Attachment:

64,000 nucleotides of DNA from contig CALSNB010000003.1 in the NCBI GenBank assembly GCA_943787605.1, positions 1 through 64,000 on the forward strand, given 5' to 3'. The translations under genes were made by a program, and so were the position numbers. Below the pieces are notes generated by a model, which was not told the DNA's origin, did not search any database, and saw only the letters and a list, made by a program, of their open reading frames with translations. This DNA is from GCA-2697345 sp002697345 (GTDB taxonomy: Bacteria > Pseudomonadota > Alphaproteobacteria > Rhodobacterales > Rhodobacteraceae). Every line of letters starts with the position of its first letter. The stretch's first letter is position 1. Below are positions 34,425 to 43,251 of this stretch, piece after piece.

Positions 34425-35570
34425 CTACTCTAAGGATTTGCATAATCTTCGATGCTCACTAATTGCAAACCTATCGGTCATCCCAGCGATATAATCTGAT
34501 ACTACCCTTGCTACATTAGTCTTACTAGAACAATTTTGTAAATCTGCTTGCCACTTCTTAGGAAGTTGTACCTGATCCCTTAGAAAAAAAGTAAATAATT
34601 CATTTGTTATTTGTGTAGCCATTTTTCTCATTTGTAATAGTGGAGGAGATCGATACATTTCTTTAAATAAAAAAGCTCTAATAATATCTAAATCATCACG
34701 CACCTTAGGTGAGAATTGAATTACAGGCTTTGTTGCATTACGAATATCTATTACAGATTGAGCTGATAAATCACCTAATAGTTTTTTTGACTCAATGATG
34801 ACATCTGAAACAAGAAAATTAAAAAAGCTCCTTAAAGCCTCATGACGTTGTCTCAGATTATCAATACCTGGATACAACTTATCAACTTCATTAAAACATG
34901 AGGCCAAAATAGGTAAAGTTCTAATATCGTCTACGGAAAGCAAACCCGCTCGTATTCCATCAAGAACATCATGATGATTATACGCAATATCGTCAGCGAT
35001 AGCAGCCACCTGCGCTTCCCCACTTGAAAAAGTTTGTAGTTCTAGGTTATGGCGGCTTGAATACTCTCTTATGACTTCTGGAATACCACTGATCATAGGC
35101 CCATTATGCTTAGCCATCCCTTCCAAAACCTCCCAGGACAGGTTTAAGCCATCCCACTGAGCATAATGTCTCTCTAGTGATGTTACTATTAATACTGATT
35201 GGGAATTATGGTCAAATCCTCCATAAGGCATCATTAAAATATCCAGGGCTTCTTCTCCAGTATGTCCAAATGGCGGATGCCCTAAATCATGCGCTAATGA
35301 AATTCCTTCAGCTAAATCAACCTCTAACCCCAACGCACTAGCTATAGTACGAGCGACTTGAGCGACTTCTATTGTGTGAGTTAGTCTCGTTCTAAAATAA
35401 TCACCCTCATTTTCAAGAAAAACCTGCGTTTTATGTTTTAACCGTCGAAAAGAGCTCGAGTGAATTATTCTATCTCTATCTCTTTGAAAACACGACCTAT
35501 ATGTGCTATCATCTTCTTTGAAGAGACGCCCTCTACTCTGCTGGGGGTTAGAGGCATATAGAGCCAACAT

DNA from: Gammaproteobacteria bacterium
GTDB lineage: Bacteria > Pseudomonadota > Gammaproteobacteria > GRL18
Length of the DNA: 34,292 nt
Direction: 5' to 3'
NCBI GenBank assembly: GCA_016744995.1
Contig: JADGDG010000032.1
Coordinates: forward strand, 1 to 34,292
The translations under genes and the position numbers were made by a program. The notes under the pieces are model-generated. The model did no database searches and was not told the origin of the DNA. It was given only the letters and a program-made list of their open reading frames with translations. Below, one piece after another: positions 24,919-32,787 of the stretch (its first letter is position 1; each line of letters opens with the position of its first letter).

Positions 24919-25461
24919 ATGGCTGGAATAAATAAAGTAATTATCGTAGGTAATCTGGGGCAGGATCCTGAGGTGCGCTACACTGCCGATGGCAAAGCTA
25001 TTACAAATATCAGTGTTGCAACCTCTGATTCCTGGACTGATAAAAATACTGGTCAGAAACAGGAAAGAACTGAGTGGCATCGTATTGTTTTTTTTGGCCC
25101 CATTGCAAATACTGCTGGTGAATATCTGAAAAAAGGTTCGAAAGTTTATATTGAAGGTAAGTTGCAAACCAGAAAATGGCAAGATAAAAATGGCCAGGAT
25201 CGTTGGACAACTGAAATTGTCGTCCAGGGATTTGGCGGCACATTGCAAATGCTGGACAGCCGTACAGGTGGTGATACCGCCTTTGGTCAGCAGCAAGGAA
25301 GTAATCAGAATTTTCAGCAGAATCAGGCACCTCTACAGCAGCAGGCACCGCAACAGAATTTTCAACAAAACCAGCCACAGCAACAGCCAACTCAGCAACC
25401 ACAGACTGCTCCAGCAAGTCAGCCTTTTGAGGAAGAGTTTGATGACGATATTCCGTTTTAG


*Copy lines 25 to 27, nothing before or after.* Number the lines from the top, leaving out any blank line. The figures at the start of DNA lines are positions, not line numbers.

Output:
25001 TTACAAATATCAGTGTTGCAACCTCTGATTCCTGGACTGATAAAAATACTGGTCAGAAACAGGAAAGAACTGAGTGGCATCGTATTGTTTTTTTTGGCCC
25101 CATTGCAAATACTGCTGGTGAATATCTGAAAAAAGGTTCGAAAGTTTATATTGAAGGTAAGTTGCAAACCAGAAAATGGCAAGATAAAAATGGCCAGGAT
25201 CGTTGGACAACTGAAATTGTCGTCCAGGGATTTGGCGGCACATTGCAAATGCTGGACAGCCGTACAGGTGGTGATACCGCCTTTGGTCAGCAGCAAGGAA